Policy and Reality

Workers in the United States secured a measure of legal protection for the right to organize, to bargain collectively, and to strike with passage of the Norris-LaGuardia Act of 1932 and the Wagner Act of 1935, the original National Labor Relations Act (NLRA).15 These advances came after decades of struggle and sacrifice from the time, a century before, when trade unions were treated as a criminal conspiracy. The NLRA declares a national policy of "full freedom of association" and protects workers' "right to self-organization, to form, join, or assist labor organizations, to bargain collectively through representatives of their own choosing, and to engage in other concerted activities for the purpose of collective bargaining or other mutual aid or protection . . ."16 The NLRA makes it unlawful for employers to "interfere with, restrain, or coerce" workers in the exercise of these rights. It creates the National Labor Relations Board (NLRB) to enforce the law by investigating and remedying violations. All these measures comport with international human rights norms regarding workers' freedom of association.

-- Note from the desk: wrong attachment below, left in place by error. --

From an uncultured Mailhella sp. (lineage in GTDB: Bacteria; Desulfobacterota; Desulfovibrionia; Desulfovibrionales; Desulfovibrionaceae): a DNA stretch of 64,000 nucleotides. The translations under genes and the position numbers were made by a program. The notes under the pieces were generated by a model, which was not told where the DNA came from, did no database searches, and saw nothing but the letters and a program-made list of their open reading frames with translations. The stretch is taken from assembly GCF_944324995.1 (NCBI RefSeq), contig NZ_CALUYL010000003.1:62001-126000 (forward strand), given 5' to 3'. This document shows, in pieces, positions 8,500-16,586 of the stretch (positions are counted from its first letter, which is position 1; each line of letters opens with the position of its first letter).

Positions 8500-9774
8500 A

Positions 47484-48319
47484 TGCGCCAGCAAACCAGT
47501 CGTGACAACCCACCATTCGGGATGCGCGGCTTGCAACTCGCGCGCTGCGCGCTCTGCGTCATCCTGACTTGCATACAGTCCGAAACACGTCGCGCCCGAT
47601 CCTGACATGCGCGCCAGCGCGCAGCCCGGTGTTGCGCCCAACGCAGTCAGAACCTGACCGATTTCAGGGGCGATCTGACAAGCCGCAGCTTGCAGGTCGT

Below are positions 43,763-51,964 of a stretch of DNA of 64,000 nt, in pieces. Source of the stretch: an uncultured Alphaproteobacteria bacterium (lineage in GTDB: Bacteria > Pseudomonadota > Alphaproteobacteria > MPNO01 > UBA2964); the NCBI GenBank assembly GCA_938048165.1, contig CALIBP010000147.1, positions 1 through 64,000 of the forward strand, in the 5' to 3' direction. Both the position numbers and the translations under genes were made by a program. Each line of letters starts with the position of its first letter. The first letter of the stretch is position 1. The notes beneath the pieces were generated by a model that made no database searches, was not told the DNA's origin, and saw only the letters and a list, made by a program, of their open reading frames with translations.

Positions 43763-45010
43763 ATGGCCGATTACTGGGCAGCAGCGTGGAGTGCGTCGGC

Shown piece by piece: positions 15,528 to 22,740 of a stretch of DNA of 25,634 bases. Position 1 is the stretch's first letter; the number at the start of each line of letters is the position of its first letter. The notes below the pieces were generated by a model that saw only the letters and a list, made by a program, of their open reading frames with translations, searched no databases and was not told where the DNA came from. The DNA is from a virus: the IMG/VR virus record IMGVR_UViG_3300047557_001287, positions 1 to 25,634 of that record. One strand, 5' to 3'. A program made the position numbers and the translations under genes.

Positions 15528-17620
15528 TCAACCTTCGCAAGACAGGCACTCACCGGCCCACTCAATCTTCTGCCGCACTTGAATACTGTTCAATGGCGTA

The reality of NLRA enforcement falls far short of its goals. Many workers who try to form and join trade unions to bargain with their employers are spied on, harassed, pressured, threatened, suspended, fired, deported or otherwise victimized in reprisal for their exercise of the right to freedom of association.

Private employers are the main agents of abuse. But international human rights law makes governments responsible for protecting vulnerable persons and groups from patterns of abuse by private actors. In the United States, labor law enforcement efforts often fail to deter unlawful conduct. When the law is applied, enervating delays and weak remedies invite continued violations.

Any employer intent on resisting workers' self-organization can drag out legal proceedings for years, fearing little more than an order to post a written notice in the workplace promising not to repeat unlawful conduct and grant back pay to a worker fired for organizing. In one case cited here, a worker fired for five yearsreceived $1,305 back pay and $493 interest.17 Many employers have come to view remedies like back pay for workers fired because of union activity as a routine cost of doing business, well worth it to get rid of organizing leaders and derail workers' organizing efforts. As a result, a culture of near-impunity has taken shape in much of U.S. labor law and practice.